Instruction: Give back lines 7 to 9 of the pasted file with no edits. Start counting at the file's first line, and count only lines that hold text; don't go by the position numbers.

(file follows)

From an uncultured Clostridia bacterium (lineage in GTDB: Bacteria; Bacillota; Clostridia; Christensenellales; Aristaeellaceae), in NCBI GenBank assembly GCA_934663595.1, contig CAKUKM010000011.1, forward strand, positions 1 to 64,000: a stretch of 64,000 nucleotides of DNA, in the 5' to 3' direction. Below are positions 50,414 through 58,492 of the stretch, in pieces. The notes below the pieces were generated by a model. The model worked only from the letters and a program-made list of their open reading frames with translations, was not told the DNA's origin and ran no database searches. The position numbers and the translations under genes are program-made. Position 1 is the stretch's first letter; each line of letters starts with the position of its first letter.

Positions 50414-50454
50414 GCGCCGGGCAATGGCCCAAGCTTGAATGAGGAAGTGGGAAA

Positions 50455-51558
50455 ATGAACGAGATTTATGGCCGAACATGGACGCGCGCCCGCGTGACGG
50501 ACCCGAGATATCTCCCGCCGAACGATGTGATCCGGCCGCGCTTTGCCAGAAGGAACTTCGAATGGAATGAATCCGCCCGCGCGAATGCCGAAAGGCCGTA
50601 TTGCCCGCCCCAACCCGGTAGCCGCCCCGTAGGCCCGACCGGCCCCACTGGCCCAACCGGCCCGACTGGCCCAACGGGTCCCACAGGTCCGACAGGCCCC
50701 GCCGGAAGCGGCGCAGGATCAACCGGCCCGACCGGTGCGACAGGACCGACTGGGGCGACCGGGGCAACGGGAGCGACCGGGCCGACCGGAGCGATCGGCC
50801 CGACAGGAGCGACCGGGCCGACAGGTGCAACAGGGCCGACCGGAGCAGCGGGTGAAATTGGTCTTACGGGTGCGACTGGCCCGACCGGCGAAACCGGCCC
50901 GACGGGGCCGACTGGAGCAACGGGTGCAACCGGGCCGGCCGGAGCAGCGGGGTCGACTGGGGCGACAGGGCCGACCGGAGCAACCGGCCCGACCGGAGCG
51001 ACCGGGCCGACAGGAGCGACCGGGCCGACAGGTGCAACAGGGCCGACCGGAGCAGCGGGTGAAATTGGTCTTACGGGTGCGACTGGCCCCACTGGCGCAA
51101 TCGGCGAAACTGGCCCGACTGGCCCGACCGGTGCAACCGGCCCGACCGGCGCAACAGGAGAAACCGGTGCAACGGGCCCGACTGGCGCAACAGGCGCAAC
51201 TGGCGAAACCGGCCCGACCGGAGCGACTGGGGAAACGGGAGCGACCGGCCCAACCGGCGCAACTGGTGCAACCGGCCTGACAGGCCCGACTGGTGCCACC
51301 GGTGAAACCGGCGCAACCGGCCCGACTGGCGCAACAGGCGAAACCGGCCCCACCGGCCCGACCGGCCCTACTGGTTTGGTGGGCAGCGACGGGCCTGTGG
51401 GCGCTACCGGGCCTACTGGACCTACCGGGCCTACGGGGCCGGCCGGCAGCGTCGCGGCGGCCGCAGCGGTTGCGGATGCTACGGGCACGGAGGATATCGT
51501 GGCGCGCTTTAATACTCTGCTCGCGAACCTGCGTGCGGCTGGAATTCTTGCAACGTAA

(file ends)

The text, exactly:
50601 TTGCCCGCCCCAACCCGGTAGCCGCCCCGTAGGCCCGACCGGCCCCACTGGCCCAACCGGCCCGACTGGCCCAACGGGTCCCACAGGTCCGACAGGCCCC
50701 GCCGGAAGCGGCGCAGGATCAACCGGCCCGACCGGTGCGACAGGACCGACTGGGGCGACCGGGGCAACGGGAGCGACCGGGCCGACCGGAGCGATCGGCC
50801 CGACAGGAGCGACCGGGCCGACAGGTGCAACAGGGCCGACCGGAGCAGCGGGTGAAATTGGTCTTACGGGTGCGACTGGCCCGACCGGCGAAACCGGCCC